A year into the Great War, Allied eyes were drawn to the Straits of the Dardanelles; a narrow strip of water effectively separating Europe from Asia Minor. Securing the Dardanelles would open up Turkey as a reliable supply route and “…serve to secure Egypt, to induce Italy and the Balkan States to come in on our side, and … enable Russia to draw munitions from America and Western Europe, and to export her accumulated supplies of wheat”.  The need to move essential food and munitions through Turkey resulted in the Gallipoli campaign.

At 4:20am on 25 April 1915, the Australian and New Zealand Army Corps (ANZACs) planned to go ashore near Gaba Tepe (Kaba Tepe) on the Gallipoli Peninsula. A strong current sent them two miles north of their intended landing to an area now known as Anzac Cove, where cliff tops loom over a narrow strip of sand and the terrain acts as a natural fortress. The beach was only lightly defended but the activity below caught the attention of the Turkish soldiers and all hell broke loose.

Dardenelles region - image courtesy of Map Illustrations

The battle for Gallipoli is a landmark moment in the histories of Australia and New Zealand. It was a terrible military defeat; thousands died, the strategy failed, and the objective was never reached. Yet despite, or perhaps because of, that defeat, the exploits of the ANZACs laid the foundations for the modern identities of two nations.

A century on from that fateful event, the ANZACs, and the medical staff who tended them, were remembered in an exhibition at the Geoffrey Kaye Museum of Anaesthetic History in Melbourne, Australia. The exhibition, Trailblazers & Peacekeepers: Honouring the ANZAC Spirit, acknowledges the role of Australian and New Zealand doctors in administering anaesthesia and resuscitation over the last hundred years of military missions. The exhibition took place over three platforms. A physical exhibition highlighting the personal stories of doctors in combat, a companion book and an online exhibition that allowed for the presentation of more of these stories.

Display case in the Geoffrey Kaye Museum of Anaesthetic History

In October 2016, the Geoffrey Kaye Museum of Anaesthetic History was awarded the David M Little Jnr Media Prize for audio visual media for the online version of Trailblazers & Peacekeepers. The prize is awarded annually by the Anesthesia History Association during the Chicago meeting of the American Society of Anesthesiologists.

The David M Little Jnr Media Prize is awarded to the best original work published in English in the preceding year across three categories: books, journal articles and audio visual media. Dr David M Little Jnr was a long-time Chair of Anesthesia at Hartford Hospital in Connecticut and, for many years, wrote the “Classical File” series of history columns for the Survey of Anesthesiology.

While the exhibition naturally looks to historical accounts of war, a highlight of the exhibition is the contributions made by current serving defence personnel and those drawn from living memory. They have offered personal glimpses into the difficulties, frustrations and rewards that come with experience in a conflict zone whether the situation is man-made, such as the Rwanda genocide, or natural disasters, such as the Boxing Day Tsunami.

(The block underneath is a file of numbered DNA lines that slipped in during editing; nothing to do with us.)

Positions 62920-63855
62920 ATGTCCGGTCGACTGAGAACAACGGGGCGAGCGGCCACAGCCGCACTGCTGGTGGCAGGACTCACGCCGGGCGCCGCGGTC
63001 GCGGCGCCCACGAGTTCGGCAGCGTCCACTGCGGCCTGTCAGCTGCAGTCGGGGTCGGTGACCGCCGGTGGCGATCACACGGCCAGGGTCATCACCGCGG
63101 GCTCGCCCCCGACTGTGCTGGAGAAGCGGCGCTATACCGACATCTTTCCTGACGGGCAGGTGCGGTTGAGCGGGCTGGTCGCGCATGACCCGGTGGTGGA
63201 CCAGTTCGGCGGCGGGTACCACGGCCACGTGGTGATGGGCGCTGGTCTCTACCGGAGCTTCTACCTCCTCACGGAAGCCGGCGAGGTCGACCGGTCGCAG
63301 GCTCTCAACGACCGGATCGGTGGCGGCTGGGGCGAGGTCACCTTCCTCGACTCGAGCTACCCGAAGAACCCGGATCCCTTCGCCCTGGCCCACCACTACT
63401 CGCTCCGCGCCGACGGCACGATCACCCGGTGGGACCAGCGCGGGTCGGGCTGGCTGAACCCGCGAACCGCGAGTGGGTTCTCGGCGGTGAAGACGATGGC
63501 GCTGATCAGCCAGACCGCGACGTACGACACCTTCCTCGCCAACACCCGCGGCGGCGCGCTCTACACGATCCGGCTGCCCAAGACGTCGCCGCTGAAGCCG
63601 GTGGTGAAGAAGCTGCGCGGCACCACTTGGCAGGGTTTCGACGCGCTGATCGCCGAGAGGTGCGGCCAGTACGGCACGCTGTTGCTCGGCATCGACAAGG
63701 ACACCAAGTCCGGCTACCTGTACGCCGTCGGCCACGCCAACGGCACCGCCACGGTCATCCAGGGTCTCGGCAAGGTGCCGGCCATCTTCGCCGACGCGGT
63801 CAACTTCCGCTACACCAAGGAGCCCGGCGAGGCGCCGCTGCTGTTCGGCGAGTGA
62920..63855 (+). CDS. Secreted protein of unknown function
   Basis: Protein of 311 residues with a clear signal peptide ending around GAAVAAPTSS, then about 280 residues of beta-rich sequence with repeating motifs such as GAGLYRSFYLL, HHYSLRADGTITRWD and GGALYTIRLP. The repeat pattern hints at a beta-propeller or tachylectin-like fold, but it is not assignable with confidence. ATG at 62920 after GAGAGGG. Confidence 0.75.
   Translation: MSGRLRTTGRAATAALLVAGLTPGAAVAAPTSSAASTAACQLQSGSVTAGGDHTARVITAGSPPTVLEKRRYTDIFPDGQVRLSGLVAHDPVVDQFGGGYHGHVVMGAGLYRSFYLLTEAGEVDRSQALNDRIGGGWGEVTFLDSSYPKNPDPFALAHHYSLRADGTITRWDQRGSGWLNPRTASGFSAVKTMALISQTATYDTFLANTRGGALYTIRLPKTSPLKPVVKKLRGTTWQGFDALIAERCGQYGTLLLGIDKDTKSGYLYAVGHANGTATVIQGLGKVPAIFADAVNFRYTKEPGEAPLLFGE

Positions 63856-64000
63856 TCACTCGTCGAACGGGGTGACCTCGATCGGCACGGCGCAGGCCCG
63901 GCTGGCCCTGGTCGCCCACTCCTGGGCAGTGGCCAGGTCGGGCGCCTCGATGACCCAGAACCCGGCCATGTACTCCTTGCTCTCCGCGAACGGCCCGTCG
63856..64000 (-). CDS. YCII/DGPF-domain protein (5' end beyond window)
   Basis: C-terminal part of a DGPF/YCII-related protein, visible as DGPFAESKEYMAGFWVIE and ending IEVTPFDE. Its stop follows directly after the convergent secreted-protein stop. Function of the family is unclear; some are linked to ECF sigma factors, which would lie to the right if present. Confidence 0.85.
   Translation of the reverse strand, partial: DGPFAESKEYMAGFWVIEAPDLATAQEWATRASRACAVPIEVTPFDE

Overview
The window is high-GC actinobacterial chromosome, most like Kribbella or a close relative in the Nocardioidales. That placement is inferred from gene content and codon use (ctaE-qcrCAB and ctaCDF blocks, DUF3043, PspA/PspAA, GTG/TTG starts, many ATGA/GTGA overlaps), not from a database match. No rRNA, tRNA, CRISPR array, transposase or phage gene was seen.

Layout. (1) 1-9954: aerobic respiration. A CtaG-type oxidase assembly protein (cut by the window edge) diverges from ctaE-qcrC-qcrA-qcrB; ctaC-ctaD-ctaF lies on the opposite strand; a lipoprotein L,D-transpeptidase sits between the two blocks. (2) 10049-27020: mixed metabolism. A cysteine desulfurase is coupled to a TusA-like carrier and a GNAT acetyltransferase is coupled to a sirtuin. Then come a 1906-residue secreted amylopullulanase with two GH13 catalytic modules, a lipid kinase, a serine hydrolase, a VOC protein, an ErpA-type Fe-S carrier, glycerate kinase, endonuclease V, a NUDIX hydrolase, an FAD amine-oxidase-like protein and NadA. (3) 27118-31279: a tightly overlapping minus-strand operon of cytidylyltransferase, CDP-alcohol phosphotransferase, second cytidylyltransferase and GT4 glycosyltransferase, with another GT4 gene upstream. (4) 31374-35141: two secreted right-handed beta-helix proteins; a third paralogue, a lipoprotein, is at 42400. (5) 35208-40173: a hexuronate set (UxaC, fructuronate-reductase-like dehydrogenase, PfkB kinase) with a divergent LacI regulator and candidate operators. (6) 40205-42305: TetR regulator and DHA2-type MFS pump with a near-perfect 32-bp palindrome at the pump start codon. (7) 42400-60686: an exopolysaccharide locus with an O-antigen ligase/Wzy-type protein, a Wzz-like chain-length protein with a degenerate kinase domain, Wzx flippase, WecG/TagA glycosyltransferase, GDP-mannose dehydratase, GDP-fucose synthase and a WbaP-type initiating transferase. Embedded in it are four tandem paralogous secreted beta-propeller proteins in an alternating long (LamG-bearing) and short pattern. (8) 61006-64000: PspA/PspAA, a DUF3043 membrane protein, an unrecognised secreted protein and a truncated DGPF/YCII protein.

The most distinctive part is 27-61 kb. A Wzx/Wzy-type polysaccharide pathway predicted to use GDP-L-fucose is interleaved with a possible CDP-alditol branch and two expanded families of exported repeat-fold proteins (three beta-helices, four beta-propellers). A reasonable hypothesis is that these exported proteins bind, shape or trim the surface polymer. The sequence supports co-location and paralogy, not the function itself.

The online exhibition stretches from the Boer War through to more recent deployments such as Afghanistan, covering all major conflicts, along with a number of peacekeeping missions and emergency relief operations. Although well outside the usual scope for ANZAC commemoration, it was an opportunity to acknowledge the important work done in these areas by our colleagues. The project also highlighted the research challenges of working with World War I records. Anaesthesia was not a recognised specialisation at that time and there is no evidence on any of the service records to identify this as a core area of practice for the medical men who enlisted. The stories can still be found; they just require a more circuitous approach.

The design work for the exhibition spans the three platforms. It is reminiscent of the art deco style which emerged after the First World War in art, architecture and fashion. The overall design also allowed for the inclusion of personal photographs and images, supplied by the various contributors, the Australian Defence Force or sought from a range of public domain images.

David M Scott in Afghanistan. Image courtesy of Australian Defence Force

The museum is delighted to have won an award for the exhibition, and to have received a particular mention from the judges for “…clever and creative design and work”. However, the award is also an acknowledgement to the generosity of the men and women who allowed us to share their stories with a wider audience.

The exhibition was launched at the Adelaide ASM in 2015. The physical exhibition is still on display at the Geoffrey Kaye Museum of Anaesthetic History.

Image acknowledgements

Image 1: The Dardanelles, courtesy of Map Illustrations (www.mapillustrations.com.au)

Image 2: Display case, courtesy of Geoffrey Kaye Museum of Anaesthetic History (image by Joe Vittorio)

Image 3: David M Scott in Afghanistan, courtesy of Australian Government Department of Defence

Image 4: Featured image, courtesy of Dr Geoff Long